A new lethal virus described as ‘clinically similar’ to Ebola has broken out in Uganda, health chiefs have confirmed.
The Marburg disease has already killed two people in the eastern region of the country.
The virus, considered to be one of the deadliest pathogens in existence, kills up to 88% of people affected.
From the same family as Ebola, Marburg is a hemorrhagic fever that causes fever, vomiting and diarrhoea.
CNN reports that Tarik Jasarevic, a spokesman for the WHO, said two people were dead, a third case and two further potential cases have been reported in the Kween district.
Dr Diana Atwinem, Uganda’s health ministry permanent secretary, said last month a group of experts had been deployed to the Kenyan border to contain the deadly virus.
The two people confirmed to have died from Marburg, following blood samples, were a male hunter and his 50-year-old sister, who died on September 25 and October 11 respectively.
Ebola came into the news three years ago, when it savaged West Africa, killing a shocking 11,000 between 2014 and 2015.
It can passed from human to human through semen and blood or via bite from fruit bats or monkeys.
There is currently no treatment.
Health Minister Jane Ruth Achieng said the second victim had taken care of her brother during his illness and burial preparation rituals when it is suspected she contracted the disease, reports the Sun.
The WHO writes on their website:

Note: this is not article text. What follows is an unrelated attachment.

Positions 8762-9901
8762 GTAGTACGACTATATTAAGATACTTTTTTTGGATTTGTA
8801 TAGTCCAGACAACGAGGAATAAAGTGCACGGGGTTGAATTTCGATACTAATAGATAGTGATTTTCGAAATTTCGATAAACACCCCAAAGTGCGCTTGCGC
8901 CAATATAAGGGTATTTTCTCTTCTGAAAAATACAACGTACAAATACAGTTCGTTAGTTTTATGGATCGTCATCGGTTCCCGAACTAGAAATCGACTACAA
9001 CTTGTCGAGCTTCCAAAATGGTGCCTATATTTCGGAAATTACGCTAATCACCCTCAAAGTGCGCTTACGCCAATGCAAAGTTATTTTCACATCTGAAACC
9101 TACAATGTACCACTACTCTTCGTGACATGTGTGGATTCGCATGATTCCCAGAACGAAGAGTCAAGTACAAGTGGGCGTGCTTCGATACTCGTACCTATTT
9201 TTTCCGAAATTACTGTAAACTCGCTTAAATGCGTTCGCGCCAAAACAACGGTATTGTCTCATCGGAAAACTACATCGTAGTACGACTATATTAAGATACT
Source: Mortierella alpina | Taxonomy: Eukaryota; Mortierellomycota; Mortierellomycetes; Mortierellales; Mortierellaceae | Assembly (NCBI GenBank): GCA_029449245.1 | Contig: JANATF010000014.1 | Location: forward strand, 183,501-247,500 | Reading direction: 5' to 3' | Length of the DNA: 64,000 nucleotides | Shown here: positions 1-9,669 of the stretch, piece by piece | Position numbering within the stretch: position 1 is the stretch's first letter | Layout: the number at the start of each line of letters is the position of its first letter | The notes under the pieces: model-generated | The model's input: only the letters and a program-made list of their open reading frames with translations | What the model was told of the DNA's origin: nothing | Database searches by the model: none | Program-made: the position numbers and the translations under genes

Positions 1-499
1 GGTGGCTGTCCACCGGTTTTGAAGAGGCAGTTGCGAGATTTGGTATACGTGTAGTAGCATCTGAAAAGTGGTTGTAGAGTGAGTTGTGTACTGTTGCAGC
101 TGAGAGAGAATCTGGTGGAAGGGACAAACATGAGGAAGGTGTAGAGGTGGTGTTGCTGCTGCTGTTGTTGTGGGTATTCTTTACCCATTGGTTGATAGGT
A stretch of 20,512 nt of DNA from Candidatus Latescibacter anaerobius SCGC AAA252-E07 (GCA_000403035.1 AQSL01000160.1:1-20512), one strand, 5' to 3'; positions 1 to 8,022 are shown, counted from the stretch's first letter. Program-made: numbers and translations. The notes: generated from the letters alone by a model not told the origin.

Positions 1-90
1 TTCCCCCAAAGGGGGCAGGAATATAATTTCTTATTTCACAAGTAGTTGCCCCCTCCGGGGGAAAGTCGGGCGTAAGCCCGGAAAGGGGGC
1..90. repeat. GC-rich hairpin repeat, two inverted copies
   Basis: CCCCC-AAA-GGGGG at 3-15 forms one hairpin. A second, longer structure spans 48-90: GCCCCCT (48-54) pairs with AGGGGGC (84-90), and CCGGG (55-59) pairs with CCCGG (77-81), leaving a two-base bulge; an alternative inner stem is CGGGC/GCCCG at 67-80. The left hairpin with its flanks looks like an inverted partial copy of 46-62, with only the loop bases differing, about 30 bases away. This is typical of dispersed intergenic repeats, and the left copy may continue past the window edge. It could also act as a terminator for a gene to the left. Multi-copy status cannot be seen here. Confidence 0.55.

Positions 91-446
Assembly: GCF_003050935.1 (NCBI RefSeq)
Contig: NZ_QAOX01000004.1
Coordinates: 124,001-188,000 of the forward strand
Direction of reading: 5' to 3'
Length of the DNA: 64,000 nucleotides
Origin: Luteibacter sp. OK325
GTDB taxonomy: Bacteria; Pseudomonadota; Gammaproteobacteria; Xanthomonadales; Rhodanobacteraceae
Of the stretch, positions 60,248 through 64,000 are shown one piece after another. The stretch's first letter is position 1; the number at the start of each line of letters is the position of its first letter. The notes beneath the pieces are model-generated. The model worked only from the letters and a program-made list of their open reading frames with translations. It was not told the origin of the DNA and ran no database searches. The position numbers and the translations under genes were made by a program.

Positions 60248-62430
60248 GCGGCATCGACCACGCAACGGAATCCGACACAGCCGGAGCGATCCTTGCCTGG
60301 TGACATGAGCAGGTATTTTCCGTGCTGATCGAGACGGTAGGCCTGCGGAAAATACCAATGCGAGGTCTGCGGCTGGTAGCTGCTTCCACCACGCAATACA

Initially, human infection with Marburg virus disease results from prolonged exposure to mines or caves inhabited by Rousettus bat colonies.
Marburg spreads through human-to-human transmission via direct contact (through broken skin or mucous membranes) with the blood, secretions, organs or other bodily fluids of infected people, and with surfaces and materials (e.g. bedding, clothing) contaminated with these fluids.
As for prevention and control, they suggest:
Good outbreak control relies on applying a package of interventions, namely case management, surveillance and contact tracing, a good laboratory service, safe and dignified burials, and social mobilization.
Community engagement is key to successfully controlling outbreaks. Raising awareness of risk factors for Marburg infection and protective measures that individuals can take is an effective way to reduce human transmission.
Healthcare workers should always take standard precautions when caring for patients, regardless of their presumed diagnosis. These include basic hand hygiene, respiratory hygiene, use of personal protective equipment (to block splashes or other contact with infected materials), safe injection practices and safe and dignified burial practices.
While there is no foolproof cure for Ebola, there are treatments out there that can significantly increase your chances of survival.
Rehydration with oral or intravenous fluids, and treatment of specific symptoms, improves survival chances.
When it comes to Marburg virus disease, there is as yet no similar treatment available that has been proven given the outbreak being so recent. However, a range of potential treatments including blood products, immune therapies and drug therapies are currently being evaluated.